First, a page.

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Forrester’s Tech Radar Assessment Of 24 Contact Center Technologies For Customer Service

Kate Leggett
Vice President, Principal Analyst
September 27, 2011

The contact center technology ecosystem for customer service is a nightmare of complexity. At a high level, to serve your customers, you need to:

  1. Capture the inquiry, which can come in over the phone, electronically via email, chat, or SMS, and over social channels, like Twitter, Facebook, or an interaction escalated from a discussion forum.
  2. Route the inquiry to the right customer service agent pool.
  3. Create a case for the inquiry that contains its details and associate it with the customer record.
  4. Find the answer to the inquiry; this can involve digging through different information sources like knowledge bases, billing systems, and ordering databases.
  5. Communicate the answer to the inquiry to the customer.
  6. Append case notes to the case summarizing its resolution and close the case.

Our TechRadar™ report for the Contact Center assesses these technologies based on their maturity and the value they deliver to customer service organizations. After evaluating 24 technologies, we found that:

  • A set of core technologies are must-haves for contact centers. Customer service professionals are on the hook to deliver a service experience in line with their customers’ expectations at a cost that makes sense to the business. Technologies like speech and web self-service, communication via email and chat, case management, knowledge management, ACD, predictive dialing, quality monitoring, and workforce management are mature, mission-critical, and continue to deliver significant business success.
  •  Social technologies are growing in importance and help move the needle on customer satisfaction. The rapid adoption of social media has opened the door to a new set of ways customers communicate among themselves as well as with companies. Companies use social technologies to listen in on customer conversations and to allow customers to engage with peers in order to gather and act on their feedback on products and services, as well as to leverage their expertise to evolve product knowledge in line with customer demand.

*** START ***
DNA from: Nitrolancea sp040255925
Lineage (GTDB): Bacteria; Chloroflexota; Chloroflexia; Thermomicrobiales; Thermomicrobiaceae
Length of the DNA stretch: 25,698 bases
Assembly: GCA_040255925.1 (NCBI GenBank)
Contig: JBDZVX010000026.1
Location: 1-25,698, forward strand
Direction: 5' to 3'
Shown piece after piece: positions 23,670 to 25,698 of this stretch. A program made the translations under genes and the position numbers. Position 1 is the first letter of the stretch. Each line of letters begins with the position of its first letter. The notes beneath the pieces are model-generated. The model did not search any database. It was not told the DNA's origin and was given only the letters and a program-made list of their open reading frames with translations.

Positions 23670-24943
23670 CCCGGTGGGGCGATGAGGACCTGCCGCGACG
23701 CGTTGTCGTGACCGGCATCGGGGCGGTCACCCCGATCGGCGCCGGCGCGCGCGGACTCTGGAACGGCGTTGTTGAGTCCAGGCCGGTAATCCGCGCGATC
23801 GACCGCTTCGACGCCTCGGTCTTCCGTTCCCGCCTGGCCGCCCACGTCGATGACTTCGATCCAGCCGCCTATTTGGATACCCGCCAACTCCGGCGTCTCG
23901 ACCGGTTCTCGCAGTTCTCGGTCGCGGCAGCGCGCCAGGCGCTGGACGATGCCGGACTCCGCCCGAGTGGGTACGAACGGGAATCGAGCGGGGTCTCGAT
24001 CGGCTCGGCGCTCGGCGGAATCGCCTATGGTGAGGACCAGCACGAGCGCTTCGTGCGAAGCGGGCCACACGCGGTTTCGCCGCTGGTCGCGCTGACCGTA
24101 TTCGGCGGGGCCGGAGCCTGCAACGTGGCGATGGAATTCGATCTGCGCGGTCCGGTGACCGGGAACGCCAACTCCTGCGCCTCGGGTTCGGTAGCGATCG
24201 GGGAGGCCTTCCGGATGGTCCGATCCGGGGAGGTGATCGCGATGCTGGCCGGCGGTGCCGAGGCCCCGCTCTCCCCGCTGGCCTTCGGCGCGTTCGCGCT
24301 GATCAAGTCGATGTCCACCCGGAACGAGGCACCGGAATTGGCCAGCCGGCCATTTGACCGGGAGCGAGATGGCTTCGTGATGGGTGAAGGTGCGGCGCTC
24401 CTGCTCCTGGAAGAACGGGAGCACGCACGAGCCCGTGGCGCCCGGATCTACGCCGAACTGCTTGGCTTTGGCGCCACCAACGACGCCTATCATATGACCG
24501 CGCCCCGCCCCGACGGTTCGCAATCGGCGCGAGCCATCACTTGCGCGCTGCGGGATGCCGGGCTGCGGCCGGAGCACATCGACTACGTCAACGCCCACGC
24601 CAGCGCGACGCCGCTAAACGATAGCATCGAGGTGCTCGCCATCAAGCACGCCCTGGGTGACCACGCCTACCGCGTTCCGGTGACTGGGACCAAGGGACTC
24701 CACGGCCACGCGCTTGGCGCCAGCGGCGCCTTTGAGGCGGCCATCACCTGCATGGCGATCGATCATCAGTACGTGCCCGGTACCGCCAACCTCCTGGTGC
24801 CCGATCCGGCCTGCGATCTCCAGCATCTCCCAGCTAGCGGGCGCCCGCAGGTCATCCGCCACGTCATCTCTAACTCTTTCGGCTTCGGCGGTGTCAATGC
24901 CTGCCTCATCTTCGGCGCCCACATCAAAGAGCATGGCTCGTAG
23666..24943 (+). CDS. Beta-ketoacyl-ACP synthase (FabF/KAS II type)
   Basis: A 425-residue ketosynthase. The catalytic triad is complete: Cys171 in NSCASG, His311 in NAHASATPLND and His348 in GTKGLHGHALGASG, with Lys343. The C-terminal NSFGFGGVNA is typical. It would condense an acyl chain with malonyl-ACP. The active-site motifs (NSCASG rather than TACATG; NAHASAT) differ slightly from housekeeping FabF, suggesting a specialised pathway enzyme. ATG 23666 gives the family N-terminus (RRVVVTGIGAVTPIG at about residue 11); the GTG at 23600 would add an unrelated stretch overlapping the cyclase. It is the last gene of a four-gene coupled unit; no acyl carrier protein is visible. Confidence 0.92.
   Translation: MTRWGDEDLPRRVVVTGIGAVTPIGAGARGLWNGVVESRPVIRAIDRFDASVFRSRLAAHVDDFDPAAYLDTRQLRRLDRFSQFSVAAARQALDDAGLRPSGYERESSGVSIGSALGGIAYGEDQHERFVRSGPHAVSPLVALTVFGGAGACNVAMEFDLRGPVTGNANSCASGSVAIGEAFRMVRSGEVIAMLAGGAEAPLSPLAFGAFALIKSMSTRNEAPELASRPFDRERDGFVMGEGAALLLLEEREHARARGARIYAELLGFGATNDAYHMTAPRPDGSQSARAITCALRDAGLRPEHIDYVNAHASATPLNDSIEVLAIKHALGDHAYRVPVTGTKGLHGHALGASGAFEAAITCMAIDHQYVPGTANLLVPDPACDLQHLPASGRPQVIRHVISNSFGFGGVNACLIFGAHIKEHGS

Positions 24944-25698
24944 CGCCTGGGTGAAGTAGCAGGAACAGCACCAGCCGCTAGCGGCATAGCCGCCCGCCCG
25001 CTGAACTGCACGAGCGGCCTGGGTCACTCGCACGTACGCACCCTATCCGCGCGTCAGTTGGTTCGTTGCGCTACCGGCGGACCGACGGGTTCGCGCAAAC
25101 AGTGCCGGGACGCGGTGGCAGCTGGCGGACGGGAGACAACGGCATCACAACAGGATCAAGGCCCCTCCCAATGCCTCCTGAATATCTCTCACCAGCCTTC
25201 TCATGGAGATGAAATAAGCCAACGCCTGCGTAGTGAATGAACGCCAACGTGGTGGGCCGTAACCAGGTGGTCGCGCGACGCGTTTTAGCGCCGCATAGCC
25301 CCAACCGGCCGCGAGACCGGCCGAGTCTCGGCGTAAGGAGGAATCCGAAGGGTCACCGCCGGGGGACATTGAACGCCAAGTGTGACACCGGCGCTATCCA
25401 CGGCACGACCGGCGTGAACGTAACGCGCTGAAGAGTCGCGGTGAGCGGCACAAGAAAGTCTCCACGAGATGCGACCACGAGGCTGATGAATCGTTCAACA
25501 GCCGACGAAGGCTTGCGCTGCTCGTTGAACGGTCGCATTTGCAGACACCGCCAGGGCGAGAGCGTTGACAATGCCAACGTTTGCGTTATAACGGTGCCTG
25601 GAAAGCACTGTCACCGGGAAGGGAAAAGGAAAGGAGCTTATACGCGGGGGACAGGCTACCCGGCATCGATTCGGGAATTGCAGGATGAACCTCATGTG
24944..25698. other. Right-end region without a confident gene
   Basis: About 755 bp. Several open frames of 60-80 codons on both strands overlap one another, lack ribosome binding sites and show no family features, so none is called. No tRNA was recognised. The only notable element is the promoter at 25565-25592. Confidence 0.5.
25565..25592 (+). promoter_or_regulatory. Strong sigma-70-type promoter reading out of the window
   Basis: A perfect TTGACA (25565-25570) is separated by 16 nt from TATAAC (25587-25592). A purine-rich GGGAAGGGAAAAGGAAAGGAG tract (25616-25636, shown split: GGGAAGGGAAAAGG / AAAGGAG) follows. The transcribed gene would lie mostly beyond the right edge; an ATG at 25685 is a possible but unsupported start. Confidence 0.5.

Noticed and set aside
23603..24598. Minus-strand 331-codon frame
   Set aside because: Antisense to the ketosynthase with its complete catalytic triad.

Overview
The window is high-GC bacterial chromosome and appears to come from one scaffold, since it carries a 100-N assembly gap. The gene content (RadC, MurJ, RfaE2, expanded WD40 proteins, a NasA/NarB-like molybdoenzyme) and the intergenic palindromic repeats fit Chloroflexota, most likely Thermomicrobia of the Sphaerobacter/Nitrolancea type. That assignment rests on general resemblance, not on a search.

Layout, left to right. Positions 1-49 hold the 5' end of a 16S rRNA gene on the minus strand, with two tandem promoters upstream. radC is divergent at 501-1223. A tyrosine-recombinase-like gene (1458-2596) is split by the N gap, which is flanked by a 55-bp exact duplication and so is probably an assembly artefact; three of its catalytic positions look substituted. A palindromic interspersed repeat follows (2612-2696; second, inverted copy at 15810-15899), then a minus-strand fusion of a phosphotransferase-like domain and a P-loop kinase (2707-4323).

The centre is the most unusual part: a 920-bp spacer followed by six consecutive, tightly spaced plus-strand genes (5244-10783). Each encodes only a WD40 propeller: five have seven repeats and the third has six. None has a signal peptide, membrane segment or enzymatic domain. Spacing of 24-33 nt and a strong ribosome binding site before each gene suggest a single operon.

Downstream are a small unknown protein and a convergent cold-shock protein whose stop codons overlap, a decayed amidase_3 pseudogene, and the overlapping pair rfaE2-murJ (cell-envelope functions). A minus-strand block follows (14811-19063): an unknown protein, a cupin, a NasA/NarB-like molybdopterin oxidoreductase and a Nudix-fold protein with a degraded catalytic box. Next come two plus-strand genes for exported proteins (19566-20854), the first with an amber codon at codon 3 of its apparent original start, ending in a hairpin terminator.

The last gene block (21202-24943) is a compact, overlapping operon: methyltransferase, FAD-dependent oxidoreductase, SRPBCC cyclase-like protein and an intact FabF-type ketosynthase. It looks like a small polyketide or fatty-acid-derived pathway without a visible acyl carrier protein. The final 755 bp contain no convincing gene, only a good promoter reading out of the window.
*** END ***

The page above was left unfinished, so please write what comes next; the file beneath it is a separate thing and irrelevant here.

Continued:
• Technologies that personalize interactions are starting to gain traction. Customer service agents struggle to deliver the service that their customers demand due to a siloed technology ecosystem. They often use many disconnected applications to resolve a single customer issue. In addition, service managers can’t enforce a standardized discovery process across the apps, which hurts agent consistency and productivity and increases agent training time. Because of this, contact center technologies that guide agents through process flows,  deliver real-time guidance, and push alerts and notifications to customers are starting to gain traction.
  • Some technologies — old and new alike — are struggling to gain market momentum. There are a set of technologies — including cobrowse, virtual agents, and interaction analytics — that have not seen universal adoption. This is because the costs of implementation and maintenance remain high or that the value of these technologies is not easy to calculate. New deployment options or usage scenarios are emerging which may help them gain traction.

 You can use this information to understand how the contact center technology landscape is changing and coalescing, especially given the number of mergers and acquisitions that have been recently announced.


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